"I have been in touch with him throughout this game as well," Unadkat says. "We talked before he boarded the flight back from New Zealand yesterday. He said to me if there is something, you can leave a message and I would be talking from the flight, via the in-flight Wi-Fi if it's urgent."
However, an SOS doesn't go out despite Saurashtra being on the back foot.


Jaydev Unadkat is pumped up.
He has changed the complexion of the game in just two balls. The 66-over-old ball has given up against Unadkat's will as he gets rid of Parthiv. The ball pitches just outside off and moves away from Parthiv to take the outside edge. Next ball he takes a low return catch to send Axar Patel back.
"I think I started putting something more into the ball in the last session. I knew that those 61-62 wickets I have taken won't matter if I don't take this one wicket for the team. That's what I said before the ball I got Parthiv out that I can give away those 62 [61] wickets for this one wicket. I think that gave me some energy from somewhere and it's because of that the ball got some zip from the pitch. I think I am going to remember Parthiv's wicket throughout my career.
"The new ball was far away and I think we would have lost the game by the time the new ball would have come into play. The only thing that we were talking about was we needed one breakthrough. We knew how this game was turning and twisting every single session, so I just wanted tea to happen because they were playing really good and I wanted that break somehow. I knew if I had to do it for the team, it would have to be after tea when they are not sure how to go about in the last session."
After Parthiv's wicket, Gujarat's innings doesn't last long.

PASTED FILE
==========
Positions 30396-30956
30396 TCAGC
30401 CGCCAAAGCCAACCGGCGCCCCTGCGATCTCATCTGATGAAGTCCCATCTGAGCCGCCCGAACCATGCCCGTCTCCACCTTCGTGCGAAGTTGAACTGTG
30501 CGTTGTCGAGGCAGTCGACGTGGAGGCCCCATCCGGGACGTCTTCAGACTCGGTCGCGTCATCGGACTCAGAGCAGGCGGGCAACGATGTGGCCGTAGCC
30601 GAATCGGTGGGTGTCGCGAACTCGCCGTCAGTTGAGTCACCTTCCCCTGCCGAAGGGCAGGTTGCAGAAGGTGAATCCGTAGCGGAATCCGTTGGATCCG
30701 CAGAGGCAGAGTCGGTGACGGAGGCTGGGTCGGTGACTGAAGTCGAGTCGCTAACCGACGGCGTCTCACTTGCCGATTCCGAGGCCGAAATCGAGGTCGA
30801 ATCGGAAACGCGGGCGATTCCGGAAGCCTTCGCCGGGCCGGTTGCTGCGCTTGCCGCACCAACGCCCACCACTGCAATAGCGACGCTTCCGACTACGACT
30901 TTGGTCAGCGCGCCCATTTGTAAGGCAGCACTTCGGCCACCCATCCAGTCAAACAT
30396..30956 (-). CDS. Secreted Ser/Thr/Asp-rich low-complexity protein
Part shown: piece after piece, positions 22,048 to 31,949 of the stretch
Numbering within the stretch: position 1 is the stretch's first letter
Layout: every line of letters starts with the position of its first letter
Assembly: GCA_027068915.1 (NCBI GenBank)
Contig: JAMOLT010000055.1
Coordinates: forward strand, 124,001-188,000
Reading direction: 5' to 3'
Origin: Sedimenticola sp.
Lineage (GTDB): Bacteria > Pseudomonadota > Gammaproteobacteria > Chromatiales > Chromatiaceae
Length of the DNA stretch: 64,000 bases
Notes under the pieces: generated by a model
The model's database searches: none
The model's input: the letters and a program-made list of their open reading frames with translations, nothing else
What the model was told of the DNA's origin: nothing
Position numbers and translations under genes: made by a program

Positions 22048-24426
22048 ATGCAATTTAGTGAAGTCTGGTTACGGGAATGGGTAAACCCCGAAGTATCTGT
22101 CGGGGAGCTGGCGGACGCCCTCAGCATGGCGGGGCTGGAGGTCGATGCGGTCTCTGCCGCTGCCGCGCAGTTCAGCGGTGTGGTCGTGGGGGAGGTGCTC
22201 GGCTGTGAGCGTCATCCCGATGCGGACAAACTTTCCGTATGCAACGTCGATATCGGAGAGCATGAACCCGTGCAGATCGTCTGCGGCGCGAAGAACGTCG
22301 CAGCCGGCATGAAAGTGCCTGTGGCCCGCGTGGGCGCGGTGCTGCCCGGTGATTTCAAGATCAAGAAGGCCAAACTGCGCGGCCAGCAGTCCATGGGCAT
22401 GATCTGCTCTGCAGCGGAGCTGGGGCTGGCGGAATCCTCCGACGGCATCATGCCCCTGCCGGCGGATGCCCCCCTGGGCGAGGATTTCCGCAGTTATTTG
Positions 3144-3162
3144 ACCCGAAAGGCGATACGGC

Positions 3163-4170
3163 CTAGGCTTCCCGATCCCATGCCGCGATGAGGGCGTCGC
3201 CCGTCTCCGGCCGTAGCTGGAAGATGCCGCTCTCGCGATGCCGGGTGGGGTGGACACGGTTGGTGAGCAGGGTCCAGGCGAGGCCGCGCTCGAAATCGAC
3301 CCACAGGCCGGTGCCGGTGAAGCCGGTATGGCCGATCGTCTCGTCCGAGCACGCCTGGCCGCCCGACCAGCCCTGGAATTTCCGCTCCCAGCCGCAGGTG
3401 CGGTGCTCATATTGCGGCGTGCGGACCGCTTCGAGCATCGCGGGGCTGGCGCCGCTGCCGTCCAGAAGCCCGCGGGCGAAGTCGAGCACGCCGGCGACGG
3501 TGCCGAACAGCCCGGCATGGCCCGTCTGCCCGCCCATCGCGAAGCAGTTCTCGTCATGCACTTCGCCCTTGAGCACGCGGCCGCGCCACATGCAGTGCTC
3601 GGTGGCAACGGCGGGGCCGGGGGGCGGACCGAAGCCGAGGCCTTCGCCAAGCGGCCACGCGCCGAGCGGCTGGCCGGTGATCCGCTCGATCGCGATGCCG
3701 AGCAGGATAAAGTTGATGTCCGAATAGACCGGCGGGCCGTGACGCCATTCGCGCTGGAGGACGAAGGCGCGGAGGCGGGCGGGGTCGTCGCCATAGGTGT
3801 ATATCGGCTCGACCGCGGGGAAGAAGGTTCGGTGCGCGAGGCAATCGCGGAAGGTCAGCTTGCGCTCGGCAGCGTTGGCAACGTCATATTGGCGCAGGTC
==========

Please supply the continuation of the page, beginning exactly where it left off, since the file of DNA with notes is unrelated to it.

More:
Jaydev Unadkat is ecstatic.
He ends up with a seven-wicket haul including the final wicket, and the victory that was drifting away from Saurashtra with every passing moment is now theirs to savour.
"I am so happy that I cannot express it," he says after orchestrating the win. "Not only because we won the match but more so of the manner in which we did so. The way the game was oscillating from one side to the other, it cannot get better than this. I am really happy that whenever we were in trouble, someone put his hand up. The way we came back from being 15 for 5 yesterday was absolutely unbelievable. I think Arpit played the knock of his career."
But what about his own performance? He is having a dream season with the ball. Those 65 wickets would mean at least something.
"It means a lot, not in the sense that I have this many wickets, but it just means a lot because I have been able to win at least three-four games for my team on my own in this season. That's what I have been aiming for. If I have to be right up there in the bowling group we have in our country at the moment, I will have to do something which no one else has been able to do. I think I am right up there now in terms of confidence, in terms of skills.
"Physically, it has been challenging for sure. It has been a long, long season and I was feeling a lot of that thing today. I was drained but as it's just one game more and I am gonna push myself till the end. About this being a dream season, I think I would like to answer that question probably after the final. If I am able to win that game for my team, after that I would say that it was a dream season but not before that."

Hemant Brar is a sub-editor at ESPNcricinfo